The 5-week-old walkout by 10,500 members of the Writers Guild of America took a turn for the worse last week, when talks between writers and industry executives collapsed amid harsh words. Now both sides are bracing for a long standoff.
If the strike isn't settled by early in the new year, the absence of new scripts will narrow the pipeline of movies headed to theaters starting in late 2008. For the top broadcast networks, the impact would be more immediate: The rest of this TV season could be a virtual washout, cluttered with reality shows and repeats as the networks run out of fresh episodes of sitcoms and dramas.
The development of new shows for next season already has come to a standstill, jeopardizing the calendars for networks' lucrative ad-selling ritual in the spring and their traditional rollout of new shows in September. Meanwhile, a wide swath of the entertainment business in Hollywood and beyond is — or soon will be — unemployed, with tens of thousands of makeup artists, truck drivers and others caught in the strike's crossfire.
"It'll hurt us all," Oscar-winning writer/director Paul Haggis (Crash), who was on the picket line Monday at Sony Studios, says of the strike's impact. He says studios are repeating their playbook from the last writers' strike, which lasted 22 weeks in 1988 until they "broke us and we took a huge rollback" in pay for syndicated series.
With so much at stake, can cooler heads prevail soon? "I'm not real hopeful," says Denis Leary, who writes and stars in the FX firefighter drama Rescue Me. The show, with no completed scripts, has delayed plans to begin filming its fifth season next month.
With talks at an impasse, networks this week resorted to long-range plans for alternative — and cheap-to-produce — programming. There has been talk of running repeats of cable series, shows produced overseas and even mixed martial-arts competitions to fill what could be a lengthy void. NBC has picked up Quarterlife, a drama series about twentysomethings that has appeared on the Internet. The show initially was a failed pilot at ABC.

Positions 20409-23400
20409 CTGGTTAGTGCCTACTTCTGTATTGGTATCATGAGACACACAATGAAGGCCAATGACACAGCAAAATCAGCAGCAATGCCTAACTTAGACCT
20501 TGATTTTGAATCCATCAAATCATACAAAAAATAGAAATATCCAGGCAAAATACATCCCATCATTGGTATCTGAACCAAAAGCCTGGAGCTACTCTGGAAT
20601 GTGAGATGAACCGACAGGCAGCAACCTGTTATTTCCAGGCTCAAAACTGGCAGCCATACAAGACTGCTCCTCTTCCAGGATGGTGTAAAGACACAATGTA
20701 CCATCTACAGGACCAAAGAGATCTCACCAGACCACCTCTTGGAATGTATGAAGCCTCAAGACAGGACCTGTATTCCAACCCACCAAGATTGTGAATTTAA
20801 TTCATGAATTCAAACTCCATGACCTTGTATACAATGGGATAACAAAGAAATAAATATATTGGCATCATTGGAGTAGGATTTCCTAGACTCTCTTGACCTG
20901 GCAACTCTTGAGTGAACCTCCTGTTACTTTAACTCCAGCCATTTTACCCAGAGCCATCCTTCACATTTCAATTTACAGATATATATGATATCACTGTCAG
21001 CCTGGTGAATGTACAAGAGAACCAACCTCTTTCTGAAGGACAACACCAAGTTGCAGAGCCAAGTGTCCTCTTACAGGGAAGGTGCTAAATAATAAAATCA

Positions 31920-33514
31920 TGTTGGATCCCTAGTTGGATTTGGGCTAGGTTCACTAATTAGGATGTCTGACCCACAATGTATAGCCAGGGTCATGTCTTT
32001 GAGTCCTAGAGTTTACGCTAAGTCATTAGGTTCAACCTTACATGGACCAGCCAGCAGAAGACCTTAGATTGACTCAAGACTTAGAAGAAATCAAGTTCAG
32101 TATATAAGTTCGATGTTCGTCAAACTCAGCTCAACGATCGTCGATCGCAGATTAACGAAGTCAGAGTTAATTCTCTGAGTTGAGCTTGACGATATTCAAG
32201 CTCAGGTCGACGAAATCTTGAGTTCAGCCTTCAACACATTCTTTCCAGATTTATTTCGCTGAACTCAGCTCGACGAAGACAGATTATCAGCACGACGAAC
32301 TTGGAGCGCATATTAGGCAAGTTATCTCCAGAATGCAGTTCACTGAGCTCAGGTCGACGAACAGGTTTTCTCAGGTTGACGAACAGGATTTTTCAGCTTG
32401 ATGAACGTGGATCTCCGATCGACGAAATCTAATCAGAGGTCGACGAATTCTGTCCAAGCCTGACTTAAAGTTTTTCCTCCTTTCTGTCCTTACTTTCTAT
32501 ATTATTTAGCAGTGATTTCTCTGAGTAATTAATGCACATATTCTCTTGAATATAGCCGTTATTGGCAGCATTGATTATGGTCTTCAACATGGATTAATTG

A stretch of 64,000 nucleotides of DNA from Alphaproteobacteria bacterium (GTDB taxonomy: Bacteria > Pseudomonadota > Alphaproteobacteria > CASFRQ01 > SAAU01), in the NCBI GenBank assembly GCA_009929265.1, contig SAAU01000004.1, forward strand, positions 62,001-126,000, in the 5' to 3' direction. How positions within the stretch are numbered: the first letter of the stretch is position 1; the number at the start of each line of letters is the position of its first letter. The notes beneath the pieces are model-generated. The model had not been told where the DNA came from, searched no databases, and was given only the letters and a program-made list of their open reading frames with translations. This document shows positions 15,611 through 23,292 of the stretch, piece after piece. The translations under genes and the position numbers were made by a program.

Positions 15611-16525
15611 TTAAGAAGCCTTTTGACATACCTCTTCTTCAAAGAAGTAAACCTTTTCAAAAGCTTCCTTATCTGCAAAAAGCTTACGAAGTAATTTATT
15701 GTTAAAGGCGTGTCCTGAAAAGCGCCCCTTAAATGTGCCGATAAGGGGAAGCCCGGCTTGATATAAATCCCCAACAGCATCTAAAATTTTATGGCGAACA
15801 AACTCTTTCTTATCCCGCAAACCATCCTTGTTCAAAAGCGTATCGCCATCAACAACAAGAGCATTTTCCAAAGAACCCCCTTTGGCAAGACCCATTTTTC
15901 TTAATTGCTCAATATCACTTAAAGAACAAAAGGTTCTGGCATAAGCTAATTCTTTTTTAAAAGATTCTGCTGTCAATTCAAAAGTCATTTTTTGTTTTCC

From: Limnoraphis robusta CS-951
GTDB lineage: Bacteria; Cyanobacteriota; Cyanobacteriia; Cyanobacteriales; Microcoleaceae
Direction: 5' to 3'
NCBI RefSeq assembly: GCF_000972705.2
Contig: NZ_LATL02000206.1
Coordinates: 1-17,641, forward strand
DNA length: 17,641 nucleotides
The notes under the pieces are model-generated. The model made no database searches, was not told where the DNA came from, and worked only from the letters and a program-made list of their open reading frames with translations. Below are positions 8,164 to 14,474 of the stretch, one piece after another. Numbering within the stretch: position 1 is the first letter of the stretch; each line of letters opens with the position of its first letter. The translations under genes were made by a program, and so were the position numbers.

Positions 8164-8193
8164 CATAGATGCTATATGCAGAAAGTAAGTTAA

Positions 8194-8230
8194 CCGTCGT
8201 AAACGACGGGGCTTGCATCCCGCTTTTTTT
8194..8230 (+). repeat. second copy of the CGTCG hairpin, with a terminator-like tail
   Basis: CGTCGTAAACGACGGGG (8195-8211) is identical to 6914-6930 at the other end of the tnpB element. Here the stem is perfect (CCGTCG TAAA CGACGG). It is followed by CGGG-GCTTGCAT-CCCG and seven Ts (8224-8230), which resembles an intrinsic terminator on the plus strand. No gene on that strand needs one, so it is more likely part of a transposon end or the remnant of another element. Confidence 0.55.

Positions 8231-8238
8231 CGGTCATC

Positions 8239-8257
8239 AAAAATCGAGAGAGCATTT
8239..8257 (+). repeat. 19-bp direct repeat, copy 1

"This is the time to look past March," NBC scheduling chief Vince Manze says. "You have to come up with plans now, because the news coming out of negotiations was not good."
The dispute causing all the turmoil focuses largely on a demand by writers: They want a guaranteed cut of the revenue resulting from Internet streaming and downloads, a tiny but rapidly growing segment of show business.
Top writers on TV shows and movies can make $1 million a year or more. But for most TV and movie writers, job security is traditionally low; half of those on strike typically are unemployed at any given time. The guild says that overall, its members make an average of $62,000 a year.
As the strike wears on, here's what to look for:
1. A cold winter
The strike's effect on prime-time TV has been minimal so far, but viewers of most shows will see a falloff in new episodes after New Year's.
Top series such as ABC's Grey's Anatomy and CBS' CSI have one or two new episodes left to air, while most comedies — including NBC's The Office and CBS's Two and a Half Men— have run out.
Networks are hastily assembling replacement schedules heavy on reality programming, but they have a few scripted series that were held for midseason, including ABC's Lost, NBC's Law & Order and Medium, and CBS' The New Adventures of Old Christine. However, such shows will have fewer episodes than initially planned.
Network programmers are preparing for the worst. Apart from the occasional megahit such as Fox's American Idol, reality shows and TV newsmagazines have proved less attractive to viewers recently than the more expensive sitcoms and dramas they'll replace.
A taste of what's to come: An ABC game show called Here Come the Newlyweds; a new NBC show, The Baby Borrowers, in which teen couples "adopt" tykes as a test of parenting skills; and NBC's revival of American Gladiators, the 1990s sports competition show that included spandex-clad contestants in jousting matches
So far, advertisers haven't bailed out of buying ad time from networks; they have few other options to reach large numbers of TV viewers. But declining ratings likely will force networks to cut ad rates and offer bonus spots or refunds when audiences dip below previously guaranteed levels. That scenario could cost the networks tens of millions of dollars.
Magna Global USA predicts total TV audience levels will decline by 5% in January compared with last year and by 13% in May, assuming the walkout eliminates the rest of the traditional TV season.
The decline will be more severe among some top broadcast networks, as the supply of original scripted series dwindles. But that could be good news for American Idol, which remains TV's top series going into its seventh year but saw its ratings dip last season.
The impact on cable will be milder: Most channels rely heavily on unscripted programming, repeats of network series or movies. Those that air original series will see seasons delayed or shortened.
Some observers wonder whether viewers, already distracted by the Internet, video games and other media and entertainment outlets, will be lost for good.